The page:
What Are High-Fidelity Wireframes?

What Are High-Fidelity Wireframes?
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High-fidelity wireframes that begin to show how the product will look and behave once it’s developed. 

They are an evolution of low-fidelity wireframes, which purposely avoided using images, colors, etc., in order to focus feedback on the structure and elements of the screens. With the layout and hierarchy of the product established, hi-fidelity wireframes (also called hi-fi wires) are created in order to refine toward a more realistic view of the final product.

How detailed are high-fidelity wireframes?

High-fidelity wireframes are highly detailed.

Hi-fi wires add graphics, spacing, and colors (i.e., branding colors) in a way that better represents the final product. These are a more detailed and realistic view of the design concept than is shown in lo-fi wires and include the use of real data rather than the “lorem ipsum” placeholders. 

However, as with lo-fi wires, hi-fi wires are not connected to a live database on the back end; rather, actual data is used in the wireframe designs so that the team can have a visual representation of what a full product would look like.

Using actual data also helps designers refine the elements. For example, a designer will learn that the text length of a field is much longer than expected and therefore will adjust the design accordingly.


Detail matters in high-fidelity wireframes

While lo-fi wires tend to require multiple iterations but with shorter design intervals between feedback cycles, the design work of hi-fi wires is more precise and therefore more time-consuming. 

The purpose of hi-fi wires is refinement: adjusting in detail the graphics, and spacing to ensure all the design elements work together and create a usable and pleasing layout.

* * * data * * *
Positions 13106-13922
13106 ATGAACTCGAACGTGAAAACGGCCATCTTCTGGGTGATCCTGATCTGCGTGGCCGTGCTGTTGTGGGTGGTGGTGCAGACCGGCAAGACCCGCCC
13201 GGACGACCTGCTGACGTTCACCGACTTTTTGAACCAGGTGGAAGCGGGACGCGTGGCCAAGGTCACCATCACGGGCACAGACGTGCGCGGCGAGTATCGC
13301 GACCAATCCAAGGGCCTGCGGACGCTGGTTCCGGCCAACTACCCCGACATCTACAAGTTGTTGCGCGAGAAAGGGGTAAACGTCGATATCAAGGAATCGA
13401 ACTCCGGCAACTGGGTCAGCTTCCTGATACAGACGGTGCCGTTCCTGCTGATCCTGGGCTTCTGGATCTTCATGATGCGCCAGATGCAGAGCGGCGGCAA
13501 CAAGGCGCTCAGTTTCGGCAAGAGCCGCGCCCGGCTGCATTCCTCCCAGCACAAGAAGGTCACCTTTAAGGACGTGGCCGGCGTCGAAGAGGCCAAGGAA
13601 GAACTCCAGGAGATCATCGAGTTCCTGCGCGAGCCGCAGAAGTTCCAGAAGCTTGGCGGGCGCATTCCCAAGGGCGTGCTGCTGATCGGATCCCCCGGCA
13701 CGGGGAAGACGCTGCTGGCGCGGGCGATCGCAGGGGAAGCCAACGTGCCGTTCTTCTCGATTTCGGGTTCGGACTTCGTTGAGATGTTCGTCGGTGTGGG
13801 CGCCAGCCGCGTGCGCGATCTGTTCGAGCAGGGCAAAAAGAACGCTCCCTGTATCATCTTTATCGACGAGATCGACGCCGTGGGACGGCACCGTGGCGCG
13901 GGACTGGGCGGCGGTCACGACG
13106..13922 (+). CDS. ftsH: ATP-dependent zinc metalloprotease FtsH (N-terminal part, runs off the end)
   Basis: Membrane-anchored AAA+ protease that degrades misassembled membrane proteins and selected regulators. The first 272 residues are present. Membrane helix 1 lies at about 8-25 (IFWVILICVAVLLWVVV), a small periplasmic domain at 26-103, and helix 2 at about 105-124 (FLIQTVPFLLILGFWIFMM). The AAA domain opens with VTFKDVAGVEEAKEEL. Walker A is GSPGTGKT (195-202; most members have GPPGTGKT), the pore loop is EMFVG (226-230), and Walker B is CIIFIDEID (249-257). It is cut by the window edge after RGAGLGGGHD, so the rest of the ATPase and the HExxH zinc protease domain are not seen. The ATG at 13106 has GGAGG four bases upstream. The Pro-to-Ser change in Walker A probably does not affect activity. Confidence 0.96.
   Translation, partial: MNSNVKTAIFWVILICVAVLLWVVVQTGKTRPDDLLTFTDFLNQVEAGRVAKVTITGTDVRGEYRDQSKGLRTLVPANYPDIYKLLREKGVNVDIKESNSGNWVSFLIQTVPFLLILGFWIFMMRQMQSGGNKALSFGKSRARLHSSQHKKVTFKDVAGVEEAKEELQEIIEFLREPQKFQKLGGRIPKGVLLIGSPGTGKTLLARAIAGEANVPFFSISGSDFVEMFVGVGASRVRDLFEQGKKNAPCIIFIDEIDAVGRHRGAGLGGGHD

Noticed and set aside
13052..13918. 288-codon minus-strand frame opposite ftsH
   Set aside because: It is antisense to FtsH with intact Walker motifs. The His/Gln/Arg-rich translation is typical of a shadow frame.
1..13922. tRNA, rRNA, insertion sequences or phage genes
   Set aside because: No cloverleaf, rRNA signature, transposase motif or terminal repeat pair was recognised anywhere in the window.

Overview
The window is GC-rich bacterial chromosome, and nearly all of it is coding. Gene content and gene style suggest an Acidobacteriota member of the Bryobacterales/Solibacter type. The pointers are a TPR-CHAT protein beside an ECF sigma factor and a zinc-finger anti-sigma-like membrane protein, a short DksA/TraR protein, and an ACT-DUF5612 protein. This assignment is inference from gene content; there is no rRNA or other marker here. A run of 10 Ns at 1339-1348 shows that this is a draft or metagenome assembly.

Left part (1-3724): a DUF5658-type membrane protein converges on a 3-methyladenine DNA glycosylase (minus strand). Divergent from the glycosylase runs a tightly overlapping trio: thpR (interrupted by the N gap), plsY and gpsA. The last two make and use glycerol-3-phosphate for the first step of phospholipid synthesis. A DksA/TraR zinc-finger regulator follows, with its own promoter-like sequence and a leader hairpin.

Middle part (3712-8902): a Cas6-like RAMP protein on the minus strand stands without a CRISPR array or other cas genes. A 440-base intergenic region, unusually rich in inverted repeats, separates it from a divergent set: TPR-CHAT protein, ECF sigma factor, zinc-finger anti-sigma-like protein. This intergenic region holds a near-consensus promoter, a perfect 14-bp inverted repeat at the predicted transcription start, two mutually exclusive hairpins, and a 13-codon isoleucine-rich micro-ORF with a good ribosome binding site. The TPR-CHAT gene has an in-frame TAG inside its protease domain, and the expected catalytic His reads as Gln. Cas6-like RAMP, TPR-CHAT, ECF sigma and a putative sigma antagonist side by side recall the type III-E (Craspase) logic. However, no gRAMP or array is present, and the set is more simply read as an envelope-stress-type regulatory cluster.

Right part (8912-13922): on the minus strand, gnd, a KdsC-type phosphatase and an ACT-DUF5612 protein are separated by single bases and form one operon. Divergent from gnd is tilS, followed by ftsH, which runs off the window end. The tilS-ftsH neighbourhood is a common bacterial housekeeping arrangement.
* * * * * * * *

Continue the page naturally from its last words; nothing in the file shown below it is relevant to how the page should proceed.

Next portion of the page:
When working on hi-fi wires, you want to be precise (e.g., What is the actual size of the image displayed here? Does everything fall within the grid? Is there enough whitespace between these elements?).

Just as with lo-fi wires, hi-fi wires go through iterations and incorporate feedback from the team. However the focus is not so much on the layout and structure but rather on the data or page copy being displayed, screen interactions, and the flow between the screens. 

High-fidelity wireframes are much more precise and detailed in interactions (i.e., how the screen will look and how they will behave) because they are used to show both the look of the final product and how the user will experience it, all before anything is developed. 


High-fidelity wireframes inform development planning

We use hi-fi wireframes to communicate design decisions to the development team before coding. Since these wires show a more precise view of the final product, using actual data and page copy for each screen, final dimensions of any images, and branding elements such as colors, typography, and logo, the development team can better inform us on the level of effort required for each screen to be developed.

Since hi-fi wires are such a highly articulated design and visual representation of the final product, they can also be used to garner feedback from the end users. I discuss this in more detail in my next post: Prototypes.

Alice Toth

Alice Toth

Principal Designer

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